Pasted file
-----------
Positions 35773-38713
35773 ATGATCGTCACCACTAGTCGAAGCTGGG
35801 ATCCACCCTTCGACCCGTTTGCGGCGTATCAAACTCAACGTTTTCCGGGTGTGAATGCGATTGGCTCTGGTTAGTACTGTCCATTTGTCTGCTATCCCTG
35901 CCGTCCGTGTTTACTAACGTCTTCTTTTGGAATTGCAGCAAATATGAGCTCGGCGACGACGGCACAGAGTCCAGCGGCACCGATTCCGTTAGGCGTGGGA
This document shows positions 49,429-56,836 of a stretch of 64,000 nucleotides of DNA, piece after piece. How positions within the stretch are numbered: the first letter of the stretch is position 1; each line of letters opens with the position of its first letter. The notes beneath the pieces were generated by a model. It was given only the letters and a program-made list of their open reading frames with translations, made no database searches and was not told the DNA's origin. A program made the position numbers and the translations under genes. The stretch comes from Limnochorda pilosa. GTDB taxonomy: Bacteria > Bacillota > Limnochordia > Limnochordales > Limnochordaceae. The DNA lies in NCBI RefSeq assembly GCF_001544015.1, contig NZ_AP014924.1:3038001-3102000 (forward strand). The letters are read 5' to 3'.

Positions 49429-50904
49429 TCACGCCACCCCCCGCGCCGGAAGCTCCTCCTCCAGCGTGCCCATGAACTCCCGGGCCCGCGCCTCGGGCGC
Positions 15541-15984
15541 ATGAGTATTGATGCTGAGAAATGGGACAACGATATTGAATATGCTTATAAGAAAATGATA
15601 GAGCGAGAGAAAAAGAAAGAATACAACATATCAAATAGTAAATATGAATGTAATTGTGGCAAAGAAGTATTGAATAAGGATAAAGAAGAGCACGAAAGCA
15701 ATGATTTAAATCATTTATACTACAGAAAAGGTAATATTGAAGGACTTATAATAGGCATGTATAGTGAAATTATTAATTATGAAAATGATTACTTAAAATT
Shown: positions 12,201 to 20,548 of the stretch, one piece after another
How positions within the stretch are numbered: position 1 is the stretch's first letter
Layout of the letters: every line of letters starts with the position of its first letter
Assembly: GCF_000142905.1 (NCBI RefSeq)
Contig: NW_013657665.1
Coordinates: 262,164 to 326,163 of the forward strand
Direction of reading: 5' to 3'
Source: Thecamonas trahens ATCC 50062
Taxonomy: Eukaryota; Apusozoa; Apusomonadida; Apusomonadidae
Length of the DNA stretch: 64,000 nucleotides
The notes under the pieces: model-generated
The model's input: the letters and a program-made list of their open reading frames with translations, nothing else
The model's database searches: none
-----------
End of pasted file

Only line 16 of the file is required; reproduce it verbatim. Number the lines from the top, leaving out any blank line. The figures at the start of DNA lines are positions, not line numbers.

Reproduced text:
Contig: NW_013657665.1